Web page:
Commercially available Dynamic Seating options were emerging, research about this intervention was beginning, and educational information was being shared. Dynamic Seating had moved from design and patents to the spotlight! By 2001, the International Seating Symposium State of the Science conference included Dynamic Seating interventions and research.
The Field Expands
In 2001, Dalthea Brown created a chart of the available dynamic components at that time. These included:
- PDG Bentley Wheelchair with a spring loaded back. This is still available at pdgmobility.com.
- Homecrest Rock ‘N Go Wheelchair with a rocking mechanism designed for elderly clients with dementia. This is still available at rockngo.com.
- RX Rocker Corporation RX “2001” Wheelchair for Kinetic Therapy which utilized a leaf spring for friction free motion. The patent was submitted by Robert Ayers and Ted Lee of Southern California in 1989.
- Freedom Designs Spectrum Wheelchair which utilized a free floating ring to attach the back panel of the seating system to the back canes.
- Miller’s Adaptive Technologies shock absorbing dynamic footrest device – a coil spring attached between the upper and lower footrest components. This is still available today.
- Miller’s Adaptive Technologies Gas Spring Dynamic Footrest, available in 3 levels of resistance and allowing downward extension (telescoping) of the footplate. A similar product is still available today.
In 2006, Greg Peek started Degage which eventually was renamed as Seating Dynamics. Starting with a dynamic back, he soon added dynamic footrests, as well as dynamic head support hardware.
Fast forward to 2021 and Dynamic Seating interventions are available from a number of manufacturers, either as an integrated wheelchair base or as components which can be added on. Dynamic seating is offered on some adaptive seats, adaptive strollers, manual wheelchairs, and power wheelchairs. Some product options are country specific.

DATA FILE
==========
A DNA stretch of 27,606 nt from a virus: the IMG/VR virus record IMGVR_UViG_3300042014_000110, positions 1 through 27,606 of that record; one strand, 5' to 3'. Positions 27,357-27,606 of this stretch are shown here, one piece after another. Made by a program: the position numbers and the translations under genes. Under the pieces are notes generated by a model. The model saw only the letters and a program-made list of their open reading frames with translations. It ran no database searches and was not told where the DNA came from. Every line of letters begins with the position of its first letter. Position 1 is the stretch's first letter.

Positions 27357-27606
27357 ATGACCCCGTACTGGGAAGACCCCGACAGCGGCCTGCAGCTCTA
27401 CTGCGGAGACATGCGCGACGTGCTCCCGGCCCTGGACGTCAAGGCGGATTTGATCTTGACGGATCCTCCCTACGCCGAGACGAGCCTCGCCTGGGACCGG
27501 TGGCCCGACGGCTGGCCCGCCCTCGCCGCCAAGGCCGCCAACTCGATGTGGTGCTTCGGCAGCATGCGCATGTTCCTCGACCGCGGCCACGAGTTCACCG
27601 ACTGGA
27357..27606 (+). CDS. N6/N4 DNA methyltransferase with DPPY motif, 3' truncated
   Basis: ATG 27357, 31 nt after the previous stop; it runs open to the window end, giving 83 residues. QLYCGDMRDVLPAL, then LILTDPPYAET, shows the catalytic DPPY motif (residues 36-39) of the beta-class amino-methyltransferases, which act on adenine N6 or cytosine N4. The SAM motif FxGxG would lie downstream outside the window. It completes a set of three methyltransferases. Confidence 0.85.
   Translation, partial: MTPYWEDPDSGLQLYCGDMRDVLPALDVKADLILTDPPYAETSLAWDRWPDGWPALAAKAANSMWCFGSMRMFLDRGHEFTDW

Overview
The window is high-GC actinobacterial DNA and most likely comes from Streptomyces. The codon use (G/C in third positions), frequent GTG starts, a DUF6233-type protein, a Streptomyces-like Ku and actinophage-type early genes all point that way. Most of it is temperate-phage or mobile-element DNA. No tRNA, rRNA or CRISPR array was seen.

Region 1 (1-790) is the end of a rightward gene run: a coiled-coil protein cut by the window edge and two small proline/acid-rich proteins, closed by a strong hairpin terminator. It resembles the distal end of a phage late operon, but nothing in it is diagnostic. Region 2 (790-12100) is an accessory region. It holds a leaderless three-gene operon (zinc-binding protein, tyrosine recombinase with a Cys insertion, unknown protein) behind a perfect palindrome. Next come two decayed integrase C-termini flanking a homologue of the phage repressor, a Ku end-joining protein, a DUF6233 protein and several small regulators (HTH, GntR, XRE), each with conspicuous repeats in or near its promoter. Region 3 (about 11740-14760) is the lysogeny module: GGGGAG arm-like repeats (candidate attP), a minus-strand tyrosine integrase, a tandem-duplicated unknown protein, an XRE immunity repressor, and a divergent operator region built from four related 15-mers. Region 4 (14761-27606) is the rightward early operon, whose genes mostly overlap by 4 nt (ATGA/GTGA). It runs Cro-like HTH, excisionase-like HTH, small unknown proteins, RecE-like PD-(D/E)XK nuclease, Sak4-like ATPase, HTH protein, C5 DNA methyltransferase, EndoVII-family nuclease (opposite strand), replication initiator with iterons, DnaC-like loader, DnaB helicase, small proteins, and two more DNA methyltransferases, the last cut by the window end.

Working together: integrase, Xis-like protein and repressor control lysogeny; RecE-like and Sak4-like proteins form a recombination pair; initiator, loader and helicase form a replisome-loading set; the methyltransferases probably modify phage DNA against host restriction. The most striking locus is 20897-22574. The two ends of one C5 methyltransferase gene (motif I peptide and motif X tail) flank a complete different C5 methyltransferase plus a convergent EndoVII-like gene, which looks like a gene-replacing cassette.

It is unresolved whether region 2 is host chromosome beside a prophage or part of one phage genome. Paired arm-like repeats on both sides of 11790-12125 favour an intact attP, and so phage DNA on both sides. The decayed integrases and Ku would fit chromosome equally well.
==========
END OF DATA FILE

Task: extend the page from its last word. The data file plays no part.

Looking back reminds me that the need for movement within a seating system – even in a vehicle or office chair – has been recognized for many years. Design has changed considerably, and these interventions are now a part of mainstream complex rehab technology. The original goals of these interventions have broadened and are now supported by research. It is exciting to be able to provide movement to the clients we work with, and to continue to educate on the topic, such as these two published pieces from 2021:
- Clinical Changes as a result of Dynamic Seating in a Young Adult with Cerebral Palsy, Disability and Rehabilitation: Assistive Technology Journal Vol 16. Issue 8
- RESNA Position on the Application of Dynamic Seating, Assistive Technology Journal
I look forward to ongoing dynamic seating design improvements. In the United States, options are primarily designed to be added to a frame, rather than integrated. Product options must continue to be compatible with multiple mobility bases. We must continue to dream and stretch to meet client’s needs even better than we are now. Although we have research to support dynamic seating goals, we need more current and high-quality research studies. We also need ongoing education for this important intervention.
Finally, we must not be complacent about funding and related policies. Funding sources often dictate what equipment is recommended for a client. The seating and mobility team needs to make optimal and appropriate recommendations and continue to advocate for client needs. In doing so, we ultimately educate funding sources as to the necessity of specific equipment interventions. Let’s make room – for continued innovation. Just as a man from the Midwest saw a need in 1892 and set pencil to paper, we need to step back from our current level of busyness to carefully consider client need and possible solutions. After all, this process is what drew many of us to this field in the first place!